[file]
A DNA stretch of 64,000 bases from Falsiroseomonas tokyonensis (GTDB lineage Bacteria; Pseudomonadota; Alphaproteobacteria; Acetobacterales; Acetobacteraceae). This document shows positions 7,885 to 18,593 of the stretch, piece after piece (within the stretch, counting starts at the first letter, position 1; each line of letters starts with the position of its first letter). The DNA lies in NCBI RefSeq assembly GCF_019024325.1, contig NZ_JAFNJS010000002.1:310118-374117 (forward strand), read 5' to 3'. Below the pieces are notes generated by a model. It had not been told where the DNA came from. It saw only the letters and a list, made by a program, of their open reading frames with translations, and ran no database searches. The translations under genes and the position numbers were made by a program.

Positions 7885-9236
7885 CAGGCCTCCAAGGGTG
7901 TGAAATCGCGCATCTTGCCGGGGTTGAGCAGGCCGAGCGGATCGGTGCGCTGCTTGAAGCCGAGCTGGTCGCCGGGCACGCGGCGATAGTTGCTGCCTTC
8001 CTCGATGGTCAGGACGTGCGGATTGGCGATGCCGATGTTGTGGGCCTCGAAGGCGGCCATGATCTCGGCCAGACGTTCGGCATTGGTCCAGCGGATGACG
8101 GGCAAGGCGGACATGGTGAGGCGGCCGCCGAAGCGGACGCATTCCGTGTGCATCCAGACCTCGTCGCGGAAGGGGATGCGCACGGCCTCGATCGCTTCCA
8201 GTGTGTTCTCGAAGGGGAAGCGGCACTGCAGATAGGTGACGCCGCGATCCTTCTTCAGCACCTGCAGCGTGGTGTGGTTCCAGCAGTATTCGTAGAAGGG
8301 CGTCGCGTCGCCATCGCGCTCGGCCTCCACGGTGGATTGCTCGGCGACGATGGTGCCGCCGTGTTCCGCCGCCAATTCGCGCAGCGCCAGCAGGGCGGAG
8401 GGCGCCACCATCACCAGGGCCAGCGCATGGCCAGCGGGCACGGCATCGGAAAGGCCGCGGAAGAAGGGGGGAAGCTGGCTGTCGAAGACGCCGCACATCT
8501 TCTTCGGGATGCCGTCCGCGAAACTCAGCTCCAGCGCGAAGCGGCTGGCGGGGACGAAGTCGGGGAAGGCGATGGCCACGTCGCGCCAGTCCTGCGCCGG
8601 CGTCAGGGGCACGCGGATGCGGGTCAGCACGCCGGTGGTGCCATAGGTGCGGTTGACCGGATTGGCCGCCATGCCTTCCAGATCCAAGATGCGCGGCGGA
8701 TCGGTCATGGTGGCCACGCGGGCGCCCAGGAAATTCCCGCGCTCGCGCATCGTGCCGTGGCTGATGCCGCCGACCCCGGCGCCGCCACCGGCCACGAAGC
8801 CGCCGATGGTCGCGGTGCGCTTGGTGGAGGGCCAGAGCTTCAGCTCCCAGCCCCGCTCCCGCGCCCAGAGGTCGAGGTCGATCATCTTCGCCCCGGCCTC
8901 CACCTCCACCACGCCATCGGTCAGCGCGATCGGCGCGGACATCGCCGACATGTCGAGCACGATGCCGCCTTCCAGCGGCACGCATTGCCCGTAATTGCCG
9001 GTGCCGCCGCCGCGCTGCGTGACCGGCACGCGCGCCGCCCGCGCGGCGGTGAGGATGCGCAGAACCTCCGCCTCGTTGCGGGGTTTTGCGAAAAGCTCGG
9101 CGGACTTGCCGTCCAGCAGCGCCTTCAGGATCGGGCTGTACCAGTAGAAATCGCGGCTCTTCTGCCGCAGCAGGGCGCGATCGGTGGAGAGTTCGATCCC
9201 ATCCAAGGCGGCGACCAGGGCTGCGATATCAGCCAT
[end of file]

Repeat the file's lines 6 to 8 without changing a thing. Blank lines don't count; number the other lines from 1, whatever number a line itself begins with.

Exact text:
8101 GGCAAGGCGGACATGGTGAGGCGGCCGCCGAAGCGGACGCATTCCGTGTGCATCCAGACCTCGTCGCGGAAGGGGATGCGCACGGCCTCGATCGCTTCCA
8201 GTGTGTTCTCGAAGGGGAAGCGGCACTGCAGATAGGTGACGCCGCGATCCTTCTTCAGCACCTGCAGCGTGGTGTGGTTCCAGCAGTATTCGTAGAAGGG
8301 CGTCGCGTCGCCATCGCGCTCGGCCTCCACGGTGGATTGCTCGGCGACGATGGTGCCGCCGTGTTCCGCCGCCAATTCGCGCAGCGCCAGCAGGGCGGAG